Are Ragdoll Cats High Maintenance? The Answer May Surprise You

If you’re looking to buy a ragdoll cat, one of the key questions you want answered is: are they high maintenance?

Ragdolls, with their thick, fluffy fur coats and glamorous appearance, give off the impression that they’re a lot of work to look after.

But how accurate is this?

Ragdoll cats require a reasonable level of maintenance. The most time-consuming tasks you’ll need to focus on are regular brushing and grooming, along with vacuuming your floors every few days due to ragdolls shedding hair. Ragdolls also like affection, so regular cuddles are a must.

Personally, having owned a ragdoll for five years, I haven’t found her to be difficult to maintain at all – which may come as a surprise to people who assume ragdolls are high maintenance.

Yes, you will find yourself constantly having to keep your home free of cat hair – especially in winter, when your ragdoll’s coat thickens and tends shed a lot – but it’s minor in terms of time commitment.

In this article, I’ll elaborate further on all the tasks you’ll need to do to maintain your ragdoll, to help you decide whether or not they’re the right cat breed for you.

Are ragdoll cats hard to take care of?

No, ragdolls are not hard to take care of. While there are regularly weekly maintenance tasks you’ll need to complete – including brushing, grooming and vacuuming – most of the time your ragdoll will be content with their own company. They are certainly less clingy than other cats.

What I love most about our ragdoll, Poppie, is that unlike other cats I’ve come across, she’s very low maintenance.

She doesn’t constantly pester my wife and I for food, or rub up repeatedly against our legs as soon as we arrive home – instead, she’ll join us on the couch for a quick cuddle when watching TV, or roll around on her back in front of us to show off.

Really, the only things we do to look after her are brushing her once a week; vacuuming the house once every few days; ensuring she has the correct wet food and dry biscuits (including dental biscuits); getting her professionally groomed once every few months; and cleaning her litter trays when required.

You’ll find most of these tasks apply to all cat owners – especially those who have long-haired breeds – and none of them are very time consuming.

Are ragdoll cats difficult?

No, ragdoll cats are not difficult. While ragdolls can be a little fussy when it comes to food, or a little fidgety when it comes to grooming, generally they are extremely easy-going, laid-back, low-maintenance cats. They can, however, scratch furniture and carpet from time-to-time if you don’t train them from an early age.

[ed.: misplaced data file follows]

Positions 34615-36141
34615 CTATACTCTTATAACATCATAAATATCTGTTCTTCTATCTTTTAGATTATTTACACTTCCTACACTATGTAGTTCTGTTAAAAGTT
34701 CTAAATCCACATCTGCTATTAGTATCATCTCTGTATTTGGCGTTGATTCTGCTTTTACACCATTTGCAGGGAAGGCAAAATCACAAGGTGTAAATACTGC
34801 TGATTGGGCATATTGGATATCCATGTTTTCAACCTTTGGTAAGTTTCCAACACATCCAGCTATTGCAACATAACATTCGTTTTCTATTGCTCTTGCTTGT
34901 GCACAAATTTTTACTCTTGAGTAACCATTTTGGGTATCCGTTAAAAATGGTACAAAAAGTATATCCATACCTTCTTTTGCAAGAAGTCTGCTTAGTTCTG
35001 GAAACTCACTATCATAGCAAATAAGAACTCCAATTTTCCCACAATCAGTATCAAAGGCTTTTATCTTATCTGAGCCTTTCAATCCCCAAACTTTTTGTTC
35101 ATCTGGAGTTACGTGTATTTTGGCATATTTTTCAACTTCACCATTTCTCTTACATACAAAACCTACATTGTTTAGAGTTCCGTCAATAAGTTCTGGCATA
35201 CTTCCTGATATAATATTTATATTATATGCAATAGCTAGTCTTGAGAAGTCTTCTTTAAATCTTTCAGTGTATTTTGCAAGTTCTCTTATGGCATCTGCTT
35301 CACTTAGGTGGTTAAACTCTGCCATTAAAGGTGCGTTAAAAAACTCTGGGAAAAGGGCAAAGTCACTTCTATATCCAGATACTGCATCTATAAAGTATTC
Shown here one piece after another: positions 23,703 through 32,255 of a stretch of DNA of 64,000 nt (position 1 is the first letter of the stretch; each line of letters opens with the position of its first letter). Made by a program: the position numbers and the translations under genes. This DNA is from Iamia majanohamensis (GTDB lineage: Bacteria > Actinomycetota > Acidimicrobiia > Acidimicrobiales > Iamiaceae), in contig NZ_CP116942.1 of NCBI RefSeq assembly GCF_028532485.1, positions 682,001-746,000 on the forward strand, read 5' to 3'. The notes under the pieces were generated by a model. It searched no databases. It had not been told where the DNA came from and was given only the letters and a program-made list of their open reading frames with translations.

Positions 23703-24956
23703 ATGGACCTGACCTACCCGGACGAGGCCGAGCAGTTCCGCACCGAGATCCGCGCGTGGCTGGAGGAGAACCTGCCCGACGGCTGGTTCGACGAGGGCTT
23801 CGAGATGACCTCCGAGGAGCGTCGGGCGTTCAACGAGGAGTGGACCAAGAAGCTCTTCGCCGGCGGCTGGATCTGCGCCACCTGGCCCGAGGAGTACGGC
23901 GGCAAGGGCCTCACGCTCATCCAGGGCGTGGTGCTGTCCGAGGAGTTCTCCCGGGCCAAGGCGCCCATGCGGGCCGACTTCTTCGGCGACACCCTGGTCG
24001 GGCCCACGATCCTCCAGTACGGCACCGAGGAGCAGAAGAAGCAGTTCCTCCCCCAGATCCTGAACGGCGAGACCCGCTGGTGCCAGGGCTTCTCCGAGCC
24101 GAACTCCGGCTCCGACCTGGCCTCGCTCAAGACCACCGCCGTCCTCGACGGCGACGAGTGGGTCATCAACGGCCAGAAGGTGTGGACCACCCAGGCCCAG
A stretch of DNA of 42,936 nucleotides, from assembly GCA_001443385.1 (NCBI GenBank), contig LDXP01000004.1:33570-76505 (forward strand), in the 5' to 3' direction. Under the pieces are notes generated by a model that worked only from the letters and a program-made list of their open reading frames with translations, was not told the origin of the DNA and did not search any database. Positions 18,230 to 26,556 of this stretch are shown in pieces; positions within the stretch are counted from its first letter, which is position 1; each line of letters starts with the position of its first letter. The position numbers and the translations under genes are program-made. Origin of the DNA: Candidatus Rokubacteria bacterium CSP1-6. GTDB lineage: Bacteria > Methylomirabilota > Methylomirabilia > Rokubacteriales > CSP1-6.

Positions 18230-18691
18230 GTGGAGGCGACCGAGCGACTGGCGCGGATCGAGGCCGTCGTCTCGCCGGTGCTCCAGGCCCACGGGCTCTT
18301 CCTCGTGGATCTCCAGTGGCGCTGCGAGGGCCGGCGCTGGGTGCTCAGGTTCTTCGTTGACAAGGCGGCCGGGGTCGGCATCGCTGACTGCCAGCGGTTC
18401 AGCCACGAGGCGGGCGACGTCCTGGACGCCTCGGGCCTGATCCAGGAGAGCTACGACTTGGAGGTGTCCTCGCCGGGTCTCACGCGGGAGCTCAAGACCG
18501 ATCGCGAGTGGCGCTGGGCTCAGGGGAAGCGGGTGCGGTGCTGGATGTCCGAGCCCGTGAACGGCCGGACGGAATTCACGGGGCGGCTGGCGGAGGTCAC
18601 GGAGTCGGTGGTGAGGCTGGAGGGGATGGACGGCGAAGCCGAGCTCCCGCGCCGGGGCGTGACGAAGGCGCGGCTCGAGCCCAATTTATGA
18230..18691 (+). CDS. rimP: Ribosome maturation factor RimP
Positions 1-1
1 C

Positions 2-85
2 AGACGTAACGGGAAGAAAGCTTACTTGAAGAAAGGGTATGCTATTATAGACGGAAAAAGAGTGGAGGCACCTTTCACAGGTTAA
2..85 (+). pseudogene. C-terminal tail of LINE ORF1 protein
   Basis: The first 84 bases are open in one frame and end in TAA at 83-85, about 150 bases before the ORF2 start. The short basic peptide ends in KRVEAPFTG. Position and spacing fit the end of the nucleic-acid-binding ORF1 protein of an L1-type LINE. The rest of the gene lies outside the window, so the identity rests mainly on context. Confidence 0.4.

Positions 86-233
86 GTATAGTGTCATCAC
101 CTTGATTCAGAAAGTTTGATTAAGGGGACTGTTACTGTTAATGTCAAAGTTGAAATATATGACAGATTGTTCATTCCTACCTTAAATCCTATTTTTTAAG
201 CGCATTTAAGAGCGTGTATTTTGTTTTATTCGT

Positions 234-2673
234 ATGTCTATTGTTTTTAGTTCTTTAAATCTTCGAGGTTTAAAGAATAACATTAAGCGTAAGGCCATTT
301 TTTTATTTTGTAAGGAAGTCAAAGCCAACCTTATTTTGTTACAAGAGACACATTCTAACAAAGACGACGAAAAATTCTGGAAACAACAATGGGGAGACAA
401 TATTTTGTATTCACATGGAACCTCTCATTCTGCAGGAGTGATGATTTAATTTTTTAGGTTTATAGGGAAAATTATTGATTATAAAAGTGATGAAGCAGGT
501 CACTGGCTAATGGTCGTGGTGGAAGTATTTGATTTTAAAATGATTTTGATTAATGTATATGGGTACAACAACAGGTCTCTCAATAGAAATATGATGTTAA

Generally, ragdolls are well-behaved – however, like all cats, if you give them enough leeway, they’ll take advantage of it.

Our ragdoll, Poppie, has a tendency to claw our carpet when she’s bored or restless (thankfully, we taught her from an early age not to scratch our furniture), which can be somewhat of an annoyance.

She’s also a little bit picky when it comes to the flavour of wet food she likes to eat, however fussiness isn’t a behaviour trait that’s exclusive to ragdolls.

Below, I’ve explained in more detail the six tasks you’ll need to maintain when owning a ragdoll.

Six things you need to maintain with ragdoll cats

Regular grooming/brushing

If you want your ragdoll cat looking tidy and presentable year-round, regular brushing and grooming is a must.

Ragdolls are a long-haired cat breed and without regular brushing, their fur will quickly start to get knotted and tangled (leaving many owners opting to shave the coat, even though there’s usually no reason to).

Usually, we’ll brush our ragdoll once a week and get her professionally groomed once every six months – which will include a more thorough brush and clipping of nails – and that keeps her looking fantastic.

Vacuuming every few days

This is arguably the most regular task you’ll need to complete when owning a ragdoll.

Because they naturally have thick, fluffy coats, ragdolls will tend to shed a decent amount (especially during winter when their coat thickens, and at the beginning of summer when it thins out).

Being a long-haired cat, ragdoll hair will cling to everything – from your carpet, to your couch – and will often be left all over your house, requiring a quick vacuum once every few days.

Cleaning of litter trays

Surprise, surprise, just like all other cat breeds, ragdolls poo and wee regularly.